This article looks to discuss the Four Values of the Agile Manifesto. Starting with the history of the Agile Manifesto before a more in depth discussion on each of the four values of the Agile Manifest.
The Agile Fundamentals
A 59 Seconds Agile Video Animation
Four Values of the Agile Manifesto for Scrum Masters
A 59 Seconds Agile Article
Agile is a quick, simple, lightweight and effective way of managing projects. In traditional project management models, everything is sequential and strictly planned, but in the Agile framework, the unpredictable nature of product development is taken into consideration by welcoming changes. Instead of a one-time delivery of a full-featured product, the Agile approach focuses on breaking the product development into iterative deliverable pieces of functionalists.
Four Values of the Agile Manifesto: The History
In 2001, a group of software practitioners proposed the Agile manifesto for pursuing better ways of developing software. This new method is based on four key values and twelve principles. The Agile Manifesto values “Individuals and interactions over processes and tools”, “Working software over comprehensive documentation”, “Customer collaboration over contract negotiation” and “Responding to change over following a plan”. There are different frameworks to practice the Agile concepts and the Agile manifesto in a real working environment. One of these frameworks is Scrum. Scrum is a lightweight framework for developing complex products.
Four Values of the Agile Manifesto
We look at each value of Agile Manifesto in more details in the eyes of the Scrum framework.
1. Individuals and interactions over processes and tools
Scrum is a team-based approach with the aim of delivering value to the business. Scrum focuses on cross-functionality and autonomy of the development team. Though tools and processes are also important, without having a team working and interacting effectively, it would be much more difficult to achieve a successful final product. Apart from team member collaboration, scrum encourages interaction with customers and stakeholders to get their feedback on the developed product. To provide the opportunity for team interaction, Scrum provides different time-boxed events such as daily stand-up meetings, sprint planning meetings, and retrospective meetings.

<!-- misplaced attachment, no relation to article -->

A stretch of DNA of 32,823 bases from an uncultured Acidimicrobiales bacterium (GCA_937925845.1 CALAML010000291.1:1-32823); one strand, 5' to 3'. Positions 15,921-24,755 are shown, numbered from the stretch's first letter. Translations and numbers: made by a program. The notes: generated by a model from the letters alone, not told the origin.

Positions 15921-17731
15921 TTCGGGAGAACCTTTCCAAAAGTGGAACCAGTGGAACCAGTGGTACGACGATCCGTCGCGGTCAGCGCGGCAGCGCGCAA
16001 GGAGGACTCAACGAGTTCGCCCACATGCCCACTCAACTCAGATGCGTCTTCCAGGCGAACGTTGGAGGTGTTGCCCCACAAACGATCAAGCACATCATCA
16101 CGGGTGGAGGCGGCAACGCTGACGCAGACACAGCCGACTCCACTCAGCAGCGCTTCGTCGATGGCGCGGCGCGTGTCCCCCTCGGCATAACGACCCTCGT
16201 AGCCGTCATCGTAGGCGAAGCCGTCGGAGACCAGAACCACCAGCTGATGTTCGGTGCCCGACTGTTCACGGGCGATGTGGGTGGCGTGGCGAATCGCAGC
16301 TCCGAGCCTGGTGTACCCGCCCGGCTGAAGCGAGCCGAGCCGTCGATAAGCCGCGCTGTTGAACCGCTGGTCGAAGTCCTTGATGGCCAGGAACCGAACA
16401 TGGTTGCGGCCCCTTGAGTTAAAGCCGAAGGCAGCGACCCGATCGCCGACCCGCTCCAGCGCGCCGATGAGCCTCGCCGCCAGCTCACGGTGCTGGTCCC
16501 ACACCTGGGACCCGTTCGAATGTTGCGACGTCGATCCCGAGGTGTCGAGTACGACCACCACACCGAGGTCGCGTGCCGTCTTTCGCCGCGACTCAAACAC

Four Values of the Agile Manifesto Two to Four
2. Working software over comprehensive documentation
The Agile frameworks are based on releasing early and often. Scrum requires a working, finished increment of the product at the end of every sprint. The primary goal of software development is to produce working software, detailed documentation should come behind this. On the other side, documentation has its own importance and benefits and it should not be forgotten or neglected. Detailed documentation helps people understand the ‘How’s and whys’ of the system and how to work with it.
3. Customer collaboration over contract negotiation
Having a contract is important. It provides a foundation for collaboration on product development and identifies the rights and responsibilities of the engaged parties. But it cannot replace the communication between the customers and scrum teams. From one side, team members collaborate with each other to find the best way to build and deliver the software. On the other side, product owner collaborates with stakeholders to inspect and adapt the product.
4. Responding to change over following a plan
It is always good to have a vision and an overall plan for the future of the product. This plan should reflect the changes that may happen during the product development and should be flexible enough to respond to changes. Change is an unavoidable part of software development process. The changes may originate from the change in technological tools. They also may be required by customers or may be a result of a change in the business priorities.
User Stories Applied
A 59 Seconds Agile Book Review
User Stories Applied by Mike Cohn is one of our favourite books on Agile User Stories. The book starts with an overview into user stories, and details what a user story is and the different aspects of them. He then discusses how to go about writing a user story, and provides details of the INVEST criteria that can be used to determine if the story is meeting all of its objectives. Next Mike gives an in depth discussion of who user stories are written for and where to begin when gathering the details for them. The book then discusses acceptance testing user stories, including how to go about specifying these criteria and the responsibilities of the development team and customers during this process.